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Principles for the production and dissemination of recruitment material for three clinical trials of an online intervention

Abstract

Some health research studies recruit participants through electronic mechanisms such as the placement of messages on social media platforms. This raises questions for ethics committee oversight, since effective social media campaigns might involve the production and dissemination of hundreds of contemporaneous messages. For the Narrative Experiences Online (NEON) study, we have developed nine principles to control the production and dissemination of promotional material. These have been approved by an ethics committee and enable the audit of our recruitment work. We propose that the drafting for approval of recruitment principles by health research studies may, in many cases, strike an appropriate balance between enabling ethical oversight of online recruitment work and the potential burden of message review.

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Main text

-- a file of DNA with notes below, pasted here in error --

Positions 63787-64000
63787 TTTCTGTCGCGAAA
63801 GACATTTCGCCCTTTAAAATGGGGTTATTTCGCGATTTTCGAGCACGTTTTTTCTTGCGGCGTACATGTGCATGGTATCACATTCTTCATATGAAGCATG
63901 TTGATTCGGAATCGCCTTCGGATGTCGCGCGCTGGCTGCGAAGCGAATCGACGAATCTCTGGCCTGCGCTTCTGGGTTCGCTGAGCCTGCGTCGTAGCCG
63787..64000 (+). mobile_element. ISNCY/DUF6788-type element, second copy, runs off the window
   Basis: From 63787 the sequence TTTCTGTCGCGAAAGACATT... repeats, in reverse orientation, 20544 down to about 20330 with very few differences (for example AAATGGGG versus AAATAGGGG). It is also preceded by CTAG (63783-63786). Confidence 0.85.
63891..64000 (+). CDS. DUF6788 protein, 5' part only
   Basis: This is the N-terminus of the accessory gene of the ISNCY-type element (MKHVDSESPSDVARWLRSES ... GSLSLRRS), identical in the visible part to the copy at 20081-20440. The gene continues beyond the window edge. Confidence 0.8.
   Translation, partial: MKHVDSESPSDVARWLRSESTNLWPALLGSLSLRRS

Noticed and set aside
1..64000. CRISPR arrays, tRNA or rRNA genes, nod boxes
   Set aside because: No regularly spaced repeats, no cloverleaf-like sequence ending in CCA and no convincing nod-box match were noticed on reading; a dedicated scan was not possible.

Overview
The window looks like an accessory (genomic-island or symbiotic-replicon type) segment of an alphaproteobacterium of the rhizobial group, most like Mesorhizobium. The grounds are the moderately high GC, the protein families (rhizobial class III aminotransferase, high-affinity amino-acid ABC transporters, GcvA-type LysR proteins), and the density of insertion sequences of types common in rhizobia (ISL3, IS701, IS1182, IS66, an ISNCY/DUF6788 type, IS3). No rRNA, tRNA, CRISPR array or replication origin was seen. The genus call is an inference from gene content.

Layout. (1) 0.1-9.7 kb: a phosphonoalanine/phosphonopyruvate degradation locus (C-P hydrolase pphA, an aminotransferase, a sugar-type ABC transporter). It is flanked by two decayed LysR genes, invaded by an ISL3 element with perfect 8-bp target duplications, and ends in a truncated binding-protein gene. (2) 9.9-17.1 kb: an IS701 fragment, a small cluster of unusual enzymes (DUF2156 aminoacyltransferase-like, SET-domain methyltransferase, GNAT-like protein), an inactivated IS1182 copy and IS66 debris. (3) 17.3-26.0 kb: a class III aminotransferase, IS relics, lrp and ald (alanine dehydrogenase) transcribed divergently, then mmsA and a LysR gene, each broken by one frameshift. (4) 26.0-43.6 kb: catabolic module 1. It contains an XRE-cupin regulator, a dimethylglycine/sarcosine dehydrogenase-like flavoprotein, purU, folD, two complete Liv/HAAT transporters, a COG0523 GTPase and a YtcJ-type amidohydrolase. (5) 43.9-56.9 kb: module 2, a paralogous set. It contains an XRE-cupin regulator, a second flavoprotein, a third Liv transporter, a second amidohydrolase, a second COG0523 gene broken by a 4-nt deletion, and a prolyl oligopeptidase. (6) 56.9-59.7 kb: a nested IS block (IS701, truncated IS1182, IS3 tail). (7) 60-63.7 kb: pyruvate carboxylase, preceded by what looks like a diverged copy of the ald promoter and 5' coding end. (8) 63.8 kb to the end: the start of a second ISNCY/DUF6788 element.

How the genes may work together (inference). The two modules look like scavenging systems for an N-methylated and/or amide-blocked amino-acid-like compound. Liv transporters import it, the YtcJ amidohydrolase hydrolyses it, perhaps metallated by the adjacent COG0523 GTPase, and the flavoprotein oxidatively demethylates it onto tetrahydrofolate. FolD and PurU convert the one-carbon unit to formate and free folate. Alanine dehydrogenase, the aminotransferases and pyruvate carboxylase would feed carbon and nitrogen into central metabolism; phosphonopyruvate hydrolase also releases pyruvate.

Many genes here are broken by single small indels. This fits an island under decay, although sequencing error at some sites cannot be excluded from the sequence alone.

Some health research studies recruit participants by disseminating recruitment material through electronic mechanisms. This material might include short messages disseminated in invitation emails or on social media platforms such as Facebook [1, 2]. It might also include more detailed study information distributed through websites such as clinicaltrials.gov [3]. In some cases, online dissemination of recruitment material can enable rapid recruitment of participants [4] and might also allow access to groups who are otherwise hard to reach [5]. It does of course risk excluding people who have difficulty accessing the Internet, perhaps for economic, cultural, social or personal reasons. This phenomenon has become known as “digital exclusion” [6].

Online dissemination of recruitment material raises some specific ethical issues. For example, interview evidence suggests that researchers who “lurk” on online health support forums to post recruitment messages can harm their capacity to act as a safe space for discussion [7, 8]. Whilst social media recruitment campaigns might benefit from the production and dissemination of a large number of messages tailored to the interests of different groups [9], the review of the content of these messages by an ethics committee might be untenable at a scale that enables recruitment success. Although regulatory bodies typically specify clear approval processes for “traditional” recruitment media such as posters, we have found that approval processes can be ambiguous for online recruitment campaigns. This risks an unprincipled variation in the approaches that ethics committees are willing to approve. It also risks uncertainty about the approval status of recruitment messages.